This story originally appeared in the September 2014 issue of our print edition. Cover photo: Andrew Burr
While most people might jump right on the wall and crank out lap after lap at a comfortable grade, that type of training by itself won’t really help you tick harder grades or improve at steep sport climbing. Ten laps on a 5.10 will help build endurance at that grade, but when it comes time to work that 5.12 project, you’ll be left wanting. We collaborated with expert trainer, world-champion climber, and famed climbing coach Robyn Erbesfield-Raboutou to create a simple, effective four-week training program that’s designed to have you ready for the Red River Gorge, Kentucky, a destination known for its killer caves and steep walls. The plan will focus on technique, endurance, core strength, power-endurance, and perhaps the most underestimated but important part of climbing overhangs—resting.
- This four-week program is ideal if you’ve been climbing regularly and are in good shape. If not, start with four weeks of general climbing training to get back in shape. Aim to climb at least three times a week, bouldering, sport climbing, or a combination, either inside or out. Once you have this baseline fitness, begin the specific training outlined here.
- Shoot for climbing-specific training four days a week, in a two days on, one day off pattern, but if you’re feeling really tired, you must take more days off. Rest is just as important as training when you’re going hard. Listen to your body.
- Since this is a shortened, discipline-specific plan, you should be going hard in every session. You should be working at 85 to 100% of your max everyday. Raboutou says, “Why go light? If you’re really tired after one rest day, that’s why you take two.”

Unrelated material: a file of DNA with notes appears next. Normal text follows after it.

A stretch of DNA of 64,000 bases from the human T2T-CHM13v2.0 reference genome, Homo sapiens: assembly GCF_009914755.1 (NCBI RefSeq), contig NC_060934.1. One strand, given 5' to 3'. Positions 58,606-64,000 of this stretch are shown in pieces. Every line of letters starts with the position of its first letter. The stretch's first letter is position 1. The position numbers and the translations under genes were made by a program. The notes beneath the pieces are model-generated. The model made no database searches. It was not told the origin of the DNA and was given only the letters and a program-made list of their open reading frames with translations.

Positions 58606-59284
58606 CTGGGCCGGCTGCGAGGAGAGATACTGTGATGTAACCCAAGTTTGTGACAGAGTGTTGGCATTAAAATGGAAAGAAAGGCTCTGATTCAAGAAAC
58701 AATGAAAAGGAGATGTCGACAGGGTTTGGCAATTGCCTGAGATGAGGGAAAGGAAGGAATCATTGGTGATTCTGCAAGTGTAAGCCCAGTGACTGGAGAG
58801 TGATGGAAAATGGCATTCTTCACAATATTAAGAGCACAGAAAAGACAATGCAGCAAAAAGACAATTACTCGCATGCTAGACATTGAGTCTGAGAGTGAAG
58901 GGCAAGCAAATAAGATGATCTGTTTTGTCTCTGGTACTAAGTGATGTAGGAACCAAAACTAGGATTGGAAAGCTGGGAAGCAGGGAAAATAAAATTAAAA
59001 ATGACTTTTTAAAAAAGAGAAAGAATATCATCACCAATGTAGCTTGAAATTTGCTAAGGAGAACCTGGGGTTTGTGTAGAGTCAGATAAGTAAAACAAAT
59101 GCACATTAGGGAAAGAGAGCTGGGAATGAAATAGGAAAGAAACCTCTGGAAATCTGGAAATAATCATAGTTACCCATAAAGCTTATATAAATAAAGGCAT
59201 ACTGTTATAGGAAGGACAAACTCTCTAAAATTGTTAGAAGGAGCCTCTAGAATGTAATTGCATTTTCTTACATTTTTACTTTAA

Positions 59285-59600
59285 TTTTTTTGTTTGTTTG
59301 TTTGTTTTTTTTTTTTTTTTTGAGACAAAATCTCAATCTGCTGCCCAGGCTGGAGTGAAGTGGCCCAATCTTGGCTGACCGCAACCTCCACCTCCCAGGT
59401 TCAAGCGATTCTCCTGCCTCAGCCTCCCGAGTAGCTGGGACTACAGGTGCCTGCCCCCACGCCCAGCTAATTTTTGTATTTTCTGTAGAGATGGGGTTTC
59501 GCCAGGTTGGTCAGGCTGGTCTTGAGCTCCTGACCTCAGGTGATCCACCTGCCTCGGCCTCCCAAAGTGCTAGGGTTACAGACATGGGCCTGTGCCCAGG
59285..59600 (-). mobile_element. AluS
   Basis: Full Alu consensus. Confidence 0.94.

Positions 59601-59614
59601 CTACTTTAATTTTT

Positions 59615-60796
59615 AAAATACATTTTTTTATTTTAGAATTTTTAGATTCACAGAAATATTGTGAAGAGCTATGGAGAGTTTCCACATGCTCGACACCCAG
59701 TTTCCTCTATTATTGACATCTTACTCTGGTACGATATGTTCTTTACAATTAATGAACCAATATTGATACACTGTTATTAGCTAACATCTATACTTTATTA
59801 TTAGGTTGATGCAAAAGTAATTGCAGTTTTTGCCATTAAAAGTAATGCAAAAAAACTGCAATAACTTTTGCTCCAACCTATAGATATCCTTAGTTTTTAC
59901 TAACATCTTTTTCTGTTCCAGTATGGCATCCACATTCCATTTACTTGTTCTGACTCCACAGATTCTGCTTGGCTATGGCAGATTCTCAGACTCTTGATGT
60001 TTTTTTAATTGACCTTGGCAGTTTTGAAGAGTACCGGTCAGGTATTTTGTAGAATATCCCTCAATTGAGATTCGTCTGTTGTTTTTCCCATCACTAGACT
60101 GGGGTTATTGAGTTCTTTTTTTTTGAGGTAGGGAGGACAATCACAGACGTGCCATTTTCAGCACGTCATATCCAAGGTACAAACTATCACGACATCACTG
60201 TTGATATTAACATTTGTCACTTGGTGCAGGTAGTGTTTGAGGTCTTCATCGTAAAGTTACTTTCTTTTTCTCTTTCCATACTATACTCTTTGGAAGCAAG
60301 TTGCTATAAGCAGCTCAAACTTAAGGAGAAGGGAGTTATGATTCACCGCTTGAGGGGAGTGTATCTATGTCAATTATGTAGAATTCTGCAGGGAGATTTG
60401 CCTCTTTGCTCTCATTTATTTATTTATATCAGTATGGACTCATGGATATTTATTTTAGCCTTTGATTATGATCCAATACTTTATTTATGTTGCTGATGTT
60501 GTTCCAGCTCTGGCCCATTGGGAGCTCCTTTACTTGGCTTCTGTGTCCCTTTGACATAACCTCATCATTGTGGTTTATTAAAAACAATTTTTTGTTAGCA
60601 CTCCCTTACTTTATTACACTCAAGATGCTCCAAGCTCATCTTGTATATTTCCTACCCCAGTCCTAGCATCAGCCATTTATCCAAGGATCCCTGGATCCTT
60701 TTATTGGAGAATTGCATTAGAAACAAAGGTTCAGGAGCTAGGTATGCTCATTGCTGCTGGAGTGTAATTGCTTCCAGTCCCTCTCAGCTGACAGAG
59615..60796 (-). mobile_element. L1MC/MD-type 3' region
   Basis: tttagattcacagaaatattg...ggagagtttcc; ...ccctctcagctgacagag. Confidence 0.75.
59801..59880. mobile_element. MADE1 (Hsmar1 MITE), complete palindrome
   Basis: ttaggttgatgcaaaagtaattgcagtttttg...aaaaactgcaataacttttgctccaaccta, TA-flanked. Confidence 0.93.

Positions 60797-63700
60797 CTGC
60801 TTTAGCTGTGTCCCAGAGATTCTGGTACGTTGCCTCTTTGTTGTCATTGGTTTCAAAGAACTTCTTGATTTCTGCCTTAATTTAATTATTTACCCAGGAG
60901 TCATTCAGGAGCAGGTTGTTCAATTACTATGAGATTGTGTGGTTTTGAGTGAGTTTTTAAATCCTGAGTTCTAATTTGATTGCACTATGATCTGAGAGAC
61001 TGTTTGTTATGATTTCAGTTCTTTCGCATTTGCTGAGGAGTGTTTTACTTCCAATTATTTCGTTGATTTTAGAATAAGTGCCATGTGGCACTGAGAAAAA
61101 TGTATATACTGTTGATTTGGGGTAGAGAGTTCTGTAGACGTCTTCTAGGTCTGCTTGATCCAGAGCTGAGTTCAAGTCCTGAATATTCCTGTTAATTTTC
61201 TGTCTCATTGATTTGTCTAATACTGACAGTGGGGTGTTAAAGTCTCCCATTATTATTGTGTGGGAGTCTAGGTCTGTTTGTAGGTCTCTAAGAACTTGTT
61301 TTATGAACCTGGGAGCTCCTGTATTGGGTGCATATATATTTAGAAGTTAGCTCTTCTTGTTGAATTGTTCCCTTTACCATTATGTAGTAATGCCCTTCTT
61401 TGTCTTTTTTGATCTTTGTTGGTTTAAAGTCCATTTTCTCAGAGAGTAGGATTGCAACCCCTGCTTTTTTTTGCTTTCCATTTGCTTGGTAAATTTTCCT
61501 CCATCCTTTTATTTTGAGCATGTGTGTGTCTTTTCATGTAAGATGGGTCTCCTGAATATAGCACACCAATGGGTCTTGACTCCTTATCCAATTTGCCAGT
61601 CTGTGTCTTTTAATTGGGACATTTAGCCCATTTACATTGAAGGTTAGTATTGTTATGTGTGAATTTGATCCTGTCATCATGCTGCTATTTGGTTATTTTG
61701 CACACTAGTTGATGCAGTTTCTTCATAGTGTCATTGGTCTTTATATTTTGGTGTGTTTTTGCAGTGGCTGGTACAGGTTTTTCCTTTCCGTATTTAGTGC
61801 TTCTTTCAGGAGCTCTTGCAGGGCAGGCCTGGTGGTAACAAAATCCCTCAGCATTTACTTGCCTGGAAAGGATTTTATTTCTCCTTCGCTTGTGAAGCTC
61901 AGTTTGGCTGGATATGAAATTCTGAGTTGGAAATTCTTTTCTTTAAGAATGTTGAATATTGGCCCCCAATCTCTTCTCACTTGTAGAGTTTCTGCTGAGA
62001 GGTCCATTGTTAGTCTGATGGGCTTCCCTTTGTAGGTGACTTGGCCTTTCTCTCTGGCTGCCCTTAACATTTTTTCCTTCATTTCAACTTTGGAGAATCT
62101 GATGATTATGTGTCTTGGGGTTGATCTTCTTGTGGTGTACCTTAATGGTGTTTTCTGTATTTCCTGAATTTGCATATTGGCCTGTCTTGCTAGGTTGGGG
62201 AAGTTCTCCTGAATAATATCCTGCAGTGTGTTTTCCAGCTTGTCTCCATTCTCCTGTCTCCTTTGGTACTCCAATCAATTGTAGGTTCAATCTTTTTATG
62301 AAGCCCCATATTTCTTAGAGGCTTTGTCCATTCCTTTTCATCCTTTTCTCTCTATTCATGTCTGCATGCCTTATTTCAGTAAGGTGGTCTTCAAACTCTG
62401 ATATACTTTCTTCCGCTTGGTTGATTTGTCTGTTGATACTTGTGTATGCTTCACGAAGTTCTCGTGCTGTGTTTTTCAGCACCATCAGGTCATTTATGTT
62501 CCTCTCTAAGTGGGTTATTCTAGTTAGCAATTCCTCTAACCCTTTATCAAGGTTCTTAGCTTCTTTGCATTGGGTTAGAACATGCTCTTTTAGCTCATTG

- Don’t sacrifice a day at the crag for training inside. Go outside as much as you can, but make it count by mimicking the climbing workout and focus of that particular day.
- Clean up your diet. Don’t count calories, but focus on foods like fruits, vegetables, and lean meats, which are best for intense training periods. Cut out excess sugar, fat, and processed foods. Eat carbohydrates about 30 minutes before training, and then another small serving 15 to 30 minutes right after. See page 36 for ideas on what to eat and when.
- If you’re already an enduro-fiend, focus more on power-endurance and consider adding a campus board workout one day a week on an endurance-focused day.
- Each day has a climbing workout (power-endurance or endurance), followed by a specific focus for the day (technique, core, or resting). Pick one workout for both climbing and focus.
- Warm up everyday with 20 minutes of easy climbing.
1. Pick out a steep route that’s slightly easier than your redpoint max. Climb it once, and figure out where you can get at least two rests. This will help you identify what a good rest is and how to maximize it, as well as how to pace your climbing in between rests. Now re-climb the route, and you must use those two rests for at least 20 seconds each. Arms should be straight, shoulders relaxed, and feet in the best position to take weight off your arms; heel hooks and the like are especially helpful. Focus on using minimal energy, getting your heart rate down, shaking out, alternating hands, and relaxing. Be mentally present when resting: How pumped are you? How does shaking out feel? If you move your foot slightly up or down can you find a better position? Do this with two to three routes; if you fall off at any point, just get back on and complete the route.